Rediger, et al v. Country Mutual Insurance Company

Filing 80

OPINION AND ORDER: Defendant Country Mutual's Motion to Amend 63 is GRANTED. Signed on 12/13/2018 by Judge Ann L. Aiken. (ck)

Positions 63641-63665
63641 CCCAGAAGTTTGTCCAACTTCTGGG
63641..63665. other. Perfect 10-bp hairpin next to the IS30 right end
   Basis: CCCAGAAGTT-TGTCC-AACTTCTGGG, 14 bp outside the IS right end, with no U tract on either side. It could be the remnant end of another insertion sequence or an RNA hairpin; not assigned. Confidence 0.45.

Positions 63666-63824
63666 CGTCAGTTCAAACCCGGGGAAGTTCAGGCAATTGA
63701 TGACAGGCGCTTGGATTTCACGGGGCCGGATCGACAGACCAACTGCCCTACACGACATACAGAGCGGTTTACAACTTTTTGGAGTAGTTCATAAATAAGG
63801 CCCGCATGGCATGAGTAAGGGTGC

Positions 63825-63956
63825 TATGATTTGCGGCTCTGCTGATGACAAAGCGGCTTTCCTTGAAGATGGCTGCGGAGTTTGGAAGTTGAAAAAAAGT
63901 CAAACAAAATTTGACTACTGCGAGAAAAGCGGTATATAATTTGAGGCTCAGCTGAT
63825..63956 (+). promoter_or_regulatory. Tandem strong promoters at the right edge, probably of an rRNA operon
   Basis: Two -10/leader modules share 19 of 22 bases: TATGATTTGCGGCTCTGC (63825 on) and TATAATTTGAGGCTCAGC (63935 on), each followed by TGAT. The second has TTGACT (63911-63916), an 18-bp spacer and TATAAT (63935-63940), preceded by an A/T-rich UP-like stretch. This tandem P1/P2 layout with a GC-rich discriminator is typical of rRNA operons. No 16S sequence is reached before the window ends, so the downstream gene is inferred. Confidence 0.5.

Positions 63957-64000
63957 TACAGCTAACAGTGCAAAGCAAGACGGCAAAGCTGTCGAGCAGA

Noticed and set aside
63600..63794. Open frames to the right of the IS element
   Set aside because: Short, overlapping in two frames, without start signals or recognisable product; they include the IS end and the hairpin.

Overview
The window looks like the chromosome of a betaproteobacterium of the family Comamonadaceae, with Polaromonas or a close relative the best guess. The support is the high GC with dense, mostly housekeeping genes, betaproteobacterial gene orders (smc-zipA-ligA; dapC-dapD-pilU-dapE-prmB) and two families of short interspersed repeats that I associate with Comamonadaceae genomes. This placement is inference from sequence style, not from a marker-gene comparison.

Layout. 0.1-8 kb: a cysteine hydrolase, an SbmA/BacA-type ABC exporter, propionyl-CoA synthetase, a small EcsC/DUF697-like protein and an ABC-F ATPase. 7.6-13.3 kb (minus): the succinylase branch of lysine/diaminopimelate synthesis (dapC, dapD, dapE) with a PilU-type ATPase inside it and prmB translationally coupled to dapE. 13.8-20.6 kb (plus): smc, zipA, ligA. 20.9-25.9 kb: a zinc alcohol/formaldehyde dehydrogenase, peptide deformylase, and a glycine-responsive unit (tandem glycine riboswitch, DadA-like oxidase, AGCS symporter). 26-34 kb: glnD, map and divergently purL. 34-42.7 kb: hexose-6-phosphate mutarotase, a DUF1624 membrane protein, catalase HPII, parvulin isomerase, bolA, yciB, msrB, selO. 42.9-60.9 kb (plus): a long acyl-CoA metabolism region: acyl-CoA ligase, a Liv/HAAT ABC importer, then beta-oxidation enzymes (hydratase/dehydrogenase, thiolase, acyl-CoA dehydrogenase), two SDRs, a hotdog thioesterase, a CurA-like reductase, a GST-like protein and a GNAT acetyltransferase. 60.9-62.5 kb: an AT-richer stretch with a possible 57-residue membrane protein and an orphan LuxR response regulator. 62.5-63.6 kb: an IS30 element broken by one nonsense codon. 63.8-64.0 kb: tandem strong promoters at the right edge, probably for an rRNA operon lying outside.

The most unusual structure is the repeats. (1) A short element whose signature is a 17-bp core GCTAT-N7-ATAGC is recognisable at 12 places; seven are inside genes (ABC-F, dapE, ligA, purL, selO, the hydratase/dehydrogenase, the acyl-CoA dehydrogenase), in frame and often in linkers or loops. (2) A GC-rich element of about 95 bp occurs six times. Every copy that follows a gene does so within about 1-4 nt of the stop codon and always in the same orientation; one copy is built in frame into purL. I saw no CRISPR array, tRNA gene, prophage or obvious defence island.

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IN THE UNITED STATES DISTRICT COURT FOR THE DISTRICT OF OREGON EUGENE DIVISION JARED REDIGER, MYRANDA REDIGER, and HAYSTORM HARVESTING & FIBER, INC., Case No. 6:16-cv-02263-AA OPINION AND ORDER Plaintiffs, vs. COUNTRY MUTUAL INSURANCE COMPANY, Defendant. COUNTRY MUTUAL INSURANCE COMPANY, Third-Patty Plaintiff, vs. ROBERT BRONSON, Third-Patty Defendant. AIKEN, District Judge: This dispute concerns defendant Country Mutual Insurance Company's ("Country Mutual") alleged failure to issue a policy on terms agreed to between plaintiffs Jared and Myranda Rediger ("plaintiffs") and insurance agent and third-patty defendant Robert Bronson ("Bronson"). Page 1 - OPINION AND ORDER Country Mutual seeks to amend its amended third-party complaint to expand the scope of its claim against Bronson. For the reasons set for below, Country Mutual's motion is granted. BACKGROUND In June 2014, third-patty defendant Bronson, a licensed insurance agent, visited plaintiffs' prope1ty in connection with issuing them an insurance policy. Plaintiffs allege that Bronson told them they would be covered for liability, property, and business interruption from perils, including fire. Plaintiffs gave Bronson a check for the first six months of premiums due under the policy. For the next six months, although plaintiffs never received a written insurance policy, Bronson allegedly assured them they were covered. After the fire, plaintiffs promptly notified Bronson and Country Mutual, and Country Mutual accepted their claim. Country Mutual also, for the first time, issued a written policy to plaintiffs. Plaintiffs hired a public adjusting company, which assessed that the fire caused $2.5 million in prope1ty damage and up to $900,000 in lost business. Country Mutual paid plaintiffs nearly $1.6 million in property damage but otherwise denied the claim, in part because business interruption was not covered under the terms of the written policy. In December 2016, plaintiffs filed this action. They alleged that Country Mutual had failed to issue a written policy in conformance with the oral agreement plaintiffs had reached with Bronson. In May 2017, Country Mutual filed its Answer and Third-Party Complaint, alleging that third-party defendant Robe1t Bronson, plaintiffs' insurance agent, negligently handled plaintiffs' application for insurance coverage. Country Mutual sought indemnification and contribution from Bronson. On June 22, 2018, Country Mutual filed a motion seeking to amend its third-party complaint against Brsonson, about two months after the deadline to file amended pleadings. See Page 2 - OPINION AND ORDER Motion to Amend (doc. 63); Jan. 9, 2018, Order Granting Motion for Extension of Discovery and Pretrial Order Deadlines (doc. 48). Specifically, Country Mutual wants to expand the scope of its claim for statutory contribution under Or. Rev. Stat. ยง 31.800. In its First Amended Answer and Third-Party Complaint, Country Mutual alleged that, "if any judgment is entered against Defendant/Third-Party Plaintiff, it is entitled to contribution from Third-Pmiy Defendant in the amount equal to Third-Patiy Defendant's portion degree of fault." First Am. Comp!. ~ 23. Country Mutual also sought "damages from Third Pmiy Defendant in contribution according to proof at trial." First Am. Comp!.~ 24. Country Mutual now seeks leave to amend its allegations to include all sums paid to plaintiffs in satisfaction of their insurance claim, including the $1.6 million paid before this lawsuit was filed and any future payments. Bronson opposes the motion on the grounds that it is untimely and prejudicial. On September 7, 2018, the patties appeared for oral argument on this motion. STANDARDS When a party seeks to amend a pleading under Federal Rule of Civil Procedure 15 after the date specified in the scheduling order, the district comi must first determine whether that party has shown "good cause" for amending the scheduling order under Rule 16(b). Branch Banking & Tr. Co. v. D.MS.1, LLC, 871 F.3d 751, 764 (9th Cir. 2017); Johnson v. 1'vfammoth Recreations, Inc., 975 F.2d 604, 609 (9th Cir. 1992). "Rule 16(b)'s 'good cause' standard primarily considers the diligence of the party seeking the amendment. The district court may modify the pretrial schedule 'if it cannot reasonably be met despite the diligence of the party seeking the extension."' Johnson, 975 F.2d at 609 (quoting Fed. R. Civ. P. 16 advisory committee's notes (1983 amendment)). If the moving "party was not diligent, the inquiry should end." Branch Banking & Trust Co., 871 F.3d at 764 (quoting Johnson, 975 F.2d at 607-08). On the other hand, if"good cause" is shown, Page 3 - OPINION AND ORDER "the patiy must demonstrate that amendment was proper under Rule 15." Johnson, 975 F.2d at 609. Rule 15(a)(2) of the Federal Rules of Civil Procedure provides that "[t]he cmni should freely give leave [to amend a pleading] when justice so requires." A district court should apply the rule's "policy of favoring amendments ... with extreme liberality." Price v. Kramer, 200 F.3d 1237, 1250 (9th Cir. 2000) (quotation marks omitted). In determining whether to grant leave to amend, the district court considers the presence of any of four factors: (1) bad faith, (2) undue delay, (3) prejudice to the opposing patiy, and (4) futility. Owens v. Kaiser Found. Health Plan, Inc., 244 F.3d 708, 712 (9th Cir. 2001). DISCUSSION Because Country Mutual filed its motion for leave to amend after the deadline for such filings, the Court must determine whether defendant has shown "good cause" to modify the scheduling order under Rule 16 before considering whether amendment is proper under Rule 15. I. "Good Cause" Under Rule 16 Country Mutual asseiis that it diligently filed its motion for leave to amend in response to new information leamed through the depositions of Bronson's assistants, Dawn Cate and Susan Mespelt on April 17, 2018. The deadline for amending pleadings was April 23, 2018. (doc. 48). Country Mutual filed its motion for leave to amend the third-party complaint on June 22, 2018. Country Mutual's proposed amendment seeks to make Bronson liable not only for any amount Country Mutual might be required to pay if a judgment is entered against it, but also for the $1.6 million it already paid on the claim. The proposed amendment is based on Country Mutual's theory that it never would have underwritten the policy Bronson promised plaintiffs; Page 4 - OPINION AND ORDER instead, it would have charged substantially more and issued two separate commercial and personal coverage policies. Bronson argues that Country Mutual was not diligent, because it was already aware that Bronson had negligently handled plaintiffs' application and of the extent of plaintiffs' fa1ming operations by the time Country Mutual filed its third-party complaint against Bronson. Country Mutual responds that it was not aware of the full extent of Bronson's misrepresentations and mistakes in handling plaintiffs' application until after it deposed Cate and Mespelt. Specifically, Country Mutual learned that Bronson had a practice of putting fictitious numbers on policy binders and that Bronson had created a personal property schedule for plaintiffs in August 2014. Bronson did not send that document to Country Mutual. Instead, after the fire, Bronson sent a different prope1iy schedule that valued plaintiffs' fatm personal property at an amount that was approximately $1.5 million greater than the amount listed in the August 2014 document. Country Mutual acknowledges that it first learned of the August 2014 personal property schedule in December 2017 but asse1is that it was not aware that Bronson had created the personal property schedule for plaintiffs until Cate's deposition. At oral argument, Country Mutual also explained that during the time between the April 17 depositions and when it filed its motion to amend on June 22, Count1y Mutual conducted a formal, internal deliberation process to decide whether to increase the amount of damages it was seeking to recover from its own employee. Then, once the action was approved, Country Mutual prepared a proposed amended third-paiiy complaint and drafted its motion to amend. The record demonstrates that Country Mutual learned of facts relevant to its expanded contribution claim for the first time on April 17, 2018, and that Country Mutual filed its motion for leave to amend shortly thereafter (on June 22, 2018) after diligently seeking internal approval Page 5 - OPINION AND ORDER to pursue the amended claim. Accordingly, the Court finds good cause exists to modify the Scheduling Order. II. Leave to Amend Under Rule 15 Bronson argues that Country Mutual unduly delayed filing its motion to amend and that amendment would prejudice Bronson. Bronson does not make arguments regarding bad faith or futility and the Court finds no evidence of either factor in this case. For the reasons discussed in Section I, the Court finds that there was no undue delay and will therefore focus the remainder of its analysis on prejudice. Of the four factors, "the consideration of prejudice to the opposing party carries the greatest weight." Eminence Capital, LLC v. Aspeon, Inc., 316 F.3d 1048, 1052 (9th Cir. 2003). Indicators of prejudice include the need to reopen discovery, a delay in the proceedings, or the addition of complaints or parties. See, e.g., Zivkovic v. S. Cal. Edison Co., 302 F.3d 1080, 1087 (9th Cir. 2002) (affitming district court's denial of motion to amend pleadings filed five days before the close of discovery where additional causes of action would have required additional discovery, prejudicing defendant and delaying proceedings). The nonmoving party "bears the burden of showing prejudice." DCD Programs, Ltd. v. Leighton, 833 F.2d 183, 187 (9th Cir. 1987). Bronson argues that amendment would prejudice plaintiffs and Bronson because additional discovery would be required, which would delay dispositive motions and the resolution of the case. Country Mutual responds that additional discovery would not be necessary. Country Mutual asse1is that the only discovery that Bronson needs is related to the amounts paid by Country Mutual and that Bronson has already received the relevant documents. Even if additional discovery would be required, all of the deadlines in this case were vacated in July 2018, after Country Mutual filed this motion to amend. Page 6 - OPINION AND ORDER The schedule for dispositive motions has not yet been set. Thus, Bronson fails to meet his burden of demonstrating undue prejudice, even if some additional discovery is required. See Robillard v. Opal Labs, Inc., _ F.Supp.3d_, Case No. 3:16-cv-0780-AC, 2018 WL 2724052, at *6 (D. Or. June 6, 2018) (the possibility of additional discovery did not constitute undue prejudice when the case schedule was stayed after the motion to amend had been filed); Knight v. Cuny Health Dist., Civ No. 1: 15-cv01851-CL, 2016 WL 5719686, at *2 (D. Or. Sept. 29, 2016) ("The fact that amending might require Defendant to conduct additional depositions, beyond those anticipated, or might necessitate additional written discovery to and from additional parties, does not constitute undue prejudice, warranting denial of Plaintiffs' amendment."). The Court finds that all four factors weigh in favor of granting leave to file the amended complaint. Country Mutual's motion to amend is therefore GRANTED. CONCLUSION For the reasons stated above, defendant Country Mutual's Motion to Amend (doc. 63) is GRANTED. It is so ORDERED. DATED this /.:.3 ?a;, of December 2018. Ann Aiken United States District Judge Page 7 - OPINION AND ORDER